Robinson, Francis P. 1961. Effective Study. Rev. ed. New York: Harper & Row.

Rosenblatt, Louise M. 1995. Literature as Exploration. New York: Modern Language Association of America.

Salvatori, Mariolina Rizzi. 2000. “Difficulty: The Great Educational Divide.” In Opening Lines: Approaches to the Scholarship of Teaching and Learning, edited by Pat Hutchings, 81–93. Princeton: Carnegie Foundation for the Advancement of Teaching.

Salvatori, Mariolina Rizzi, and Patricia A. Donahue. 2005. The Elements (and Pleasures) of Difficulty. New York: Pearson Longman.

Schwartz, Robert M., and Taffy E. Raphael. 1985. “Concept of Definition: A Key to Improving Students’ Vocabulary.” Reading Teacher 39, no. 2: 198–205. https://www.jstor.org/stable/20199044.

Seidman, Irving. 1997. Interviewing as Qualitative Research: A Guide for Researchers in Education and the Social Sciences. New York: Teachers College Press.

Shanahan, Cynthia, Timothy Shanahan, and Cynthia Misischia. 2011. “Analysis of Expert Readers in Three Disciplines: History, Mathematics, and Chemistry.” Journal of Literacy Research 43, no. 4: 393–29. https://doi.org/10.1177/1086296X11424071.

Shanahan, Timothy, and Cynthia Shanahan. 2008. “Teaching Disciplinary Literacy to Adolescents: Rethinking Content-Area Literacy.” Harvard Educational Review 78, no. 1: 40–59. https://doi.org/10.17763/haer.78.1.v62444321p602101.

Siebert, Daniel, and Roni Jo Draper. 2008. “Why Content-Area Literacy Messages Do Not Speak to Mathematics Teachers: A Critical Content Analysis.” Literacy Research and Instruction 47, no. 4: 229–45. https://doi.org/10.1080/19388070802300314.

Strauss, Anselm L., and Juliet Corbin. 2008 Basics of Qualitative Research: Grounded Theory Procedures and Research. 3rd ed. Thousand Oaks: Sage.

Sweeney, Meghan A., and Maureen McBride. 2015. “Difficulty Paper (Dis)Connections: Understanding the Threads Students Weave between Their Reading and Writing.” College Composition and Communication 66, no. 4: 591–614. https://www.jstor.org/stable/43491902.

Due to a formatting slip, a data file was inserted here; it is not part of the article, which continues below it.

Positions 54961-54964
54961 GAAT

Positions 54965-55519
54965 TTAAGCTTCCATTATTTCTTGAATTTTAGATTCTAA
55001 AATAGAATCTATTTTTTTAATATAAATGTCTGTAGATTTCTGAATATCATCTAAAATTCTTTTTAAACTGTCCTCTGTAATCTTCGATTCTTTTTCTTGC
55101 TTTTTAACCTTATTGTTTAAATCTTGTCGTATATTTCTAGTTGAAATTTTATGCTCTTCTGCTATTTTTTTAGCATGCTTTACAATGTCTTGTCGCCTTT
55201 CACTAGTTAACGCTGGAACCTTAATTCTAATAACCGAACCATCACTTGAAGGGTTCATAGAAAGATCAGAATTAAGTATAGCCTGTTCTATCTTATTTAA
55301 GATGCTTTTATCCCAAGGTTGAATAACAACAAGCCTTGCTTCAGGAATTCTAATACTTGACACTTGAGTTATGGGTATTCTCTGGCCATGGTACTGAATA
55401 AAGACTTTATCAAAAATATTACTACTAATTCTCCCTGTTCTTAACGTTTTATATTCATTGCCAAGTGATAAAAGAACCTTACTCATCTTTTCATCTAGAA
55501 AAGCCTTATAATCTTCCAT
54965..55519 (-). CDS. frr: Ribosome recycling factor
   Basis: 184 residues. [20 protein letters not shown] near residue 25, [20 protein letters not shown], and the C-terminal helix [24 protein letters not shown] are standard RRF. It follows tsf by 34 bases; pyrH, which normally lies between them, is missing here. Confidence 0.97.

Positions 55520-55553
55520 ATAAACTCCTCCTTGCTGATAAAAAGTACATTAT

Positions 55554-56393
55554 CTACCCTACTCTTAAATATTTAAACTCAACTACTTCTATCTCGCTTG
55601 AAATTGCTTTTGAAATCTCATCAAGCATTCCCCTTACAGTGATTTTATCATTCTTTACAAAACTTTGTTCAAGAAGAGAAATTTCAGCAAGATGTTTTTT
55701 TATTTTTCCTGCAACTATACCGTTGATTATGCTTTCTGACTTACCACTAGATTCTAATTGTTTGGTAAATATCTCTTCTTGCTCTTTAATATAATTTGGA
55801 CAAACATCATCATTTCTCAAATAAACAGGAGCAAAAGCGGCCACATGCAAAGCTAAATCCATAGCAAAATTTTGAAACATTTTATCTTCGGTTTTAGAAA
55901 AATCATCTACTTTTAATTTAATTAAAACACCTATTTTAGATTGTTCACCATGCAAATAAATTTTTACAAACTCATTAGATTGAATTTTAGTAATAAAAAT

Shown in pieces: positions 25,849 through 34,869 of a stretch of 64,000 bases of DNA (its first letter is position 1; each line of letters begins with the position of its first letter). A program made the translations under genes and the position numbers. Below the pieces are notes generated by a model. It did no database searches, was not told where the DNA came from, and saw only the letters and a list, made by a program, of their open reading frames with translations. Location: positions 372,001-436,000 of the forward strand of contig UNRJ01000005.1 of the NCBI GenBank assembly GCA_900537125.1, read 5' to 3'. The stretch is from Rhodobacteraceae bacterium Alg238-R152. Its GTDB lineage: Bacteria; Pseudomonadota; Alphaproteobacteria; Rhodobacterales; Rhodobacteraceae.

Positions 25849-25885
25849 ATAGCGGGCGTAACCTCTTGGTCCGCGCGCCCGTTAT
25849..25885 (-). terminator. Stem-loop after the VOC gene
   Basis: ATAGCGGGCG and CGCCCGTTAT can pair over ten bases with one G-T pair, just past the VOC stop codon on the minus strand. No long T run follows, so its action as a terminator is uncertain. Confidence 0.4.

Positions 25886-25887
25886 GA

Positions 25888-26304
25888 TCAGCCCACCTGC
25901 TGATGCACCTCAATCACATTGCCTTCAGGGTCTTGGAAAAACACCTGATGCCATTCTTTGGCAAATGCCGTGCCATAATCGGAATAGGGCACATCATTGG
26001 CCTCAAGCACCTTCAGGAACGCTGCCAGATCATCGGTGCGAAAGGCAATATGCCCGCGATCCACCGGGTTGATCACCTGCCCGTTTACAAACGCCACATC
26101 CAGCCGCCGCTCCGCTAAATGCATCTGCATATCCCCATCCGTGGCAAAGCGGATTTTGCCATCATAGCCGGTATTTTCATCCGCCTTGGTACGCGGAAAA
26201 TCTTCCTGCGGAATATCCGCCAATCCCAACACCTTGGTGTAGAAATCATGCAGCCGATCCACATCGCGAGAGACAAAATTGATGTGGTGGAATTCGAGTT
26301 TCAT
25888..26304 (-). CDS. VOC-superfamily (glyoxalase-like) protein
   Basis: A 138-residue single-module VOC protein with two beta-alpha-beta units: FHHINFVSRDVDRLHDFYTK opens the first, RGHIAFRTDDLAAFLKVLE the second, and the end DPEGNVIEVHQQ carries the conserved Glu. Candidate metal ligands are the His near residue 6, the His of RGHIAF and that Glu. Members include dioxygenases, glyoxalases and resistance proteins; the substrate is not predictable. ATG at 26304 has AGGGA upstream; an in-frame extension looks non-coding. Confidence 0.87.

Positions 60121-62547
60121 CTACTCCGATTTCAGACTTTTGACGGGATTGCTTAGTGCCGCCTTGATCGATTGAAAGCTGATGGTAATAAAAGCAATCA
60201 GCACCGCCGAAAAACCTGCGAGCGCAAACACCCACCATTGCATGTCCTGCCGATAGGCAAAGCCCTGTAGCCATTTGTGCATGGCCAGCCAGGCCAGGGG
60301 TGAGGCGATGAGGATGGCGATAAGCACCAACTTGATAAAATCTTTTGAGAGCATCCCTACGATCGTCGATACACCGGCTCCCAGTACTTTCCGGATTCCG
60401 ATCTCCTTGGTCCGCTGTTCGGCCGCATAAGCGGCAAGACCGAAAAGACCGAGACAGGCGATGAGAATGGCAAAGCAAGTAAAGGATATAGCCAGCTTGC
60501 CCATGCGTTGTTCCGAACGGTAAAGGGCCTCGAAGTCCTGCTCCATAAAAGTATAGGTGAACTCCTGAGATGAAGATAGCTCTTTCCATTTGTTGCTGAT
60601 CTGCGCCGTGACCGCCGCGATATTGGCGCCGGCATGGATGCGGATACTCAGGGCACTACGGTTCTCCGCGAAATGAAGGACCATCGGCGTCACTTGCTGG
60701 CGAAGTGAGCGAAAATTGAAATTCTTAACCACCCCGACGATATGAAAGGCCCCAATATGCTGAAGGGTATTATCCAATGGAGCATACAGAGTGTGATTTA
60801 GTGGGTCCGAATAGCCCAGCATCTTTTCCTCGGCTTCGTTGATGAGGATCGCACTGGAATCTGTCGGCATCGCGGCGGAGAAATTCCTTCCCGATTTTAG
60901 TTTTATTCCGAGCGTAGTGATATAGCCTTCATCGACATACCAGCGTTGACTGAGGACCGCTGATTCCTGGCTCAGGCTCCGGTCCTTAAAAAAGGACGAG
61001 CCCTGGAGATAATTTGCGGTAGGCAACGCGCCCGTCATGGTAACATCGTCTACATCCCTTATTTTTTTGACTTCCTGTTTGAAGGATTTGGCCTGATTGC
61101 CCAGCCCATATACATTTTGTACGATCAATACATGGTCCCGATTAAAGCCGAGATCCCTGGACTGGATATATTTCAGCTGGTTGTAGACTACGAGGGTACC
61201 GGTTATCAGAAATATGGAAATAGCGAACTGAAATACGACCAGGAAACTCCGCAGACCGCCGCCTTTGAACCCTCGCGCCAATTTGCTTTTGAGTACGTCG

Temple, Codruta, and Helen M. Doerr. 2018. “How do Teachers Develop and Enact a Disciplinary View of Literacy in Mathematics?” Journal of Adolescent & Adult Literacy 61, no. 5: 483–88. https://doi.org/10.1002/jaal.664.

Theriault, Jennifer C., Lisa M. Matich, Jodi P. Lampi, and Sonya L. Armstrong. 2018. “The Continued Need for Strategy Investigations: College Readers’ Use of PILLAR.” Journal of Adolescent & Adult Literacy. https://doi.org/10.1002/jaal.925.

Tracey, Diane H., and Lesley Mandel Morrow. 2017. Lenses on Reading: An Introduction to Theories and Models. 3rd. ed. New York: Guilford Press.

Vacca, Richard T., Jo Anne L. Vacca, and Maryann E. Mraz. 2014. Content Area Reading: Literacy and Learning across the Curriculum. 11th ed. Boston: Pearson.

Wade, Suzanne E., and Elizabeth Birr Moje. 2000. “The Role of Text in Classroom Learning.” In Handbook of Reading Research. Vol. 3, edited by Michael L. Kamil, Peter B. Mosenthal, P. David Pearson, and Rebecca Barr, 609–27. Mahwah: Erlbaum.

Wilhelm, Jeffrey D. 2001. Improving Comprehension with Think-Aloud Strategies: Modeling What Good Readers Do. New York: Scholastic Professional Books.

Wineburg, Samuel S. 1991. “On the Reading of Historical Texts: Notes on the Breach between School and Academy.” American Educational Research Journal 28, no. 3: 495–519. https://doi.org/10.2307/1163146.

Wooldridge, Jeffrey M. 2008. Introductory Econometrics: A Modern Approach. 4th ed. Mason: Cengage Learning.

How to Cite
Cisco, Jonathan. 2020. “Embracing Difficulty across the Disciplines: The Difficulty Paper As a Tool for Building Disciplinary Literacy”. Teaching & Learning Inquiry 8 (2), 73-89. https://doi.org/10.20343/teachlearninqu.8.2.6.